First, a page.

No native title over Brisbane CBD
and surrounding areas
On 16 March 2015, the Federal Court determined in rem that native title does not exist over the land and waters of Brisbane and its surrounding areas.
The area covered by the determination extended from the D’Aguilar National Park in the north, east to the coast line at Brighton, down to Manly, directly south towards Mt Cotton, extending to Moggill and then following a line east of the Great Dividing Range back to the D’Aguilar National Park: see Desmond Sandy on behalf of the Yugara People v State of Queensland (No 3)  FCA 210.
A native title determination application was initially lodged over the wider Brisbane area by Connie Isaac on behalf of the Turrbal Peopleon 13 May 1998 (‘Turrbal People’s claim’). The Turrbal claim group claimed biological descent from a Turrbal man known as ‘the Duke of York’. The Turrbal People’s claim was ultimately programmed for trial to commence in late November 2011.
The trial was adjourned pending negotiations between the Turrbal People and the State. At a directions hearing on 7 December 2011, the State and the Turrbal People informed the Court that terms of settlement had been agreed. However, on the same day, an application that entirely overlapped the Turrbal People’s claim was filed by Desmond Sandy (‘Yugara/Yugarapul People’s claim) which effectively halted the settlement outcome.
The Turrbal People claimed native title over identified areas with an external boundary, whereas the Yugara/Yugarapul People claimed native title over all of the area within that external boundary.
The Native Title Act 1993 (Cth)requires that the court make appropriate orders to ensure that applications covering the same area are dealt with in the same proceeding and so in January 2013, the Turrbal People’s claim and the Yugara/Yugarapul People’s claim were consolidated into one proceeding and programmed for trial. The consolidated proceeding hearing took just over three weeks, over the course of November 2013 and March to April 2014.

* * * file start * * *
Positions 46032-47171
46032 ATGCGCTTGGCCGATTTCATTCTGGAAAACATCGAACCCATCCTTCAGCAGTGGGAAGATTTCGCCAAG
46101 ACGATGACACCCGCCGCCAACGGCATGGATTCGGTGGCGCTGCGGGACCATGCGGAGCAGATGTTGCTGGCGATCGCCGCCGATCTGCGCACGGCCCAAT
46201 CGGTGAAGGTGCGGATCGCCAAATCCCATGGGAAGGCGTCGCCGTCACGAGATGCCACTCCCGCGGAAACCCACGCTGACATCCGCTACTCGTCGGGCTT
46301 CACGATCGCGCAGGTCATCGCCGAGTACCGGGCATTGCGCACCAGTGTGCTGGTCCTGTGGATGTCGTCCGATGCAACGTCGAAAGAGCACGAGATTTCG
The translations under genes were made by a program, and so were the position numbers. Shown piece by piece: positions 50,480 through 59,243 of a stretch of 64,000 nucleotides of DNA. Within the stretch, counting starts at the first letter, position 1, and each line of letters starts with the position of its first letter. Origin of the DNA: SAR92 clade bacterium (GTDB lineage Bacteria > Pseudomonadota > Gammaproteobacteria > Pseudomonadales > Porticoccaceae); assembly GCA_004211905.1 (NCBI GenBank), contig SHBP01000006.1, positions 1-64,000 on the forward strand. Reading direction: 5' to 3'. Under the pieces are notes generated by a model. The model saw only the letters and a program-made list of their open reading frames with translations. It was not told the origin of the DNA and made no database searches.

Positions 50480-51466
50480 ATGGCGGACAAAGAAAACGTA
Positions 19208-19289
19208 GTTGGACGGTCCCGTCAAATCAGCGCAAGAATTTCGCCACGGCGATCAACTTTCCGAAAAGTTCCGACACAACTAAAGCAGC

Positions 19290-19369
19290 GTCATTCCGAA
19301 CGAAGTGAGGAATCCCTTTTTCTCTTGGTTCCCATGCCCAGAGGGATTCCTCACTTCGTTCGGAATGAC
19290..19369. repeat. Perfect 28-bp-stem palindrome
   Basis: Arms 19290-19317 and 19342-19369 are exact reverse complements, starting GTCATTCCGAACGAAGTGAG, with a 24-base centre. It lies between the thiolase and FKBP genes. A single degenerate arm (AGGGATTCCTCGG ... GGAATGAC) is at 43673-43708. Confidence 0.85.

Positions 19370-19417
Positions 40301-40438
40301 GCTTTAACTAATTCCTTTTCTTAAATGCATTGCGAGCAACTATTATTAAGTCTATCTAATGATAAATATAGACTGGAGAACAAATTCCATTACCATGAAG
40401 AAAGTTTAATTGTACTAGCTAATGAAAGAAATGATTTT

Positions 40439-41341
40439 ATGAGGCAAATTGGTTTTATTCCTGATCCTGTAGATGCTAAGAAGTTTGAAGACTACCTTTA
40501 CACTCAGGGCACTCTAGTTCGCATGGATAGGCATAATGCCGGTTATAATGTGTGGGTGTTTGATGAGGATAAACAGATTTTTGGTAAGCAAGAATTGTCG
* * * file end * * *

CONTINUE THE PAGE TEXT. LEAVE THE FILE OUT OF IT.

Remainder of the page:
The inquiry and findings
On 27 January 2015, the Federal Court delivered judgment in Sandy on behalf of the Yugara People v State of Queensland (No 2)  FCA 15 (‘Sandy (No 2)’), the consolidated proceeding. The court held that, even disregarding any question of extinguishment of native title, native title does not exist in relation to any land and waters in the claim area.
Following submissions by the parties on the appropriate form of final orders by the State, the court made final orders (in Sandy (No. 3)) in the form of a determination under s. 225 of the Native Title Act that native title does not exist. This outcome was significantly aligned with the outcome sought by the State. The other parties that made submissions asked that the court dismiss the two applications. If the two applications had been dismissed and no determination made, then it would have been possible for future native title applications to be made over the same area.
The court’s reasoningIn his judgment as to whether native rights and interests continue to exist as required by s. 223 of the Native Title Act, Jessup J relied heavily on the High Court decision of Members of the Yorta Yorta Aboriginal Community v State of Victoria (2002) 214 CLR 422 (‘Yorta Yorta‘).
For native title to be recognised, connection to the land and waters claimed must be held under a system of traditional laws acknowledged and customs observed by the native title claim group ever since sovereignty and without substantial interruption.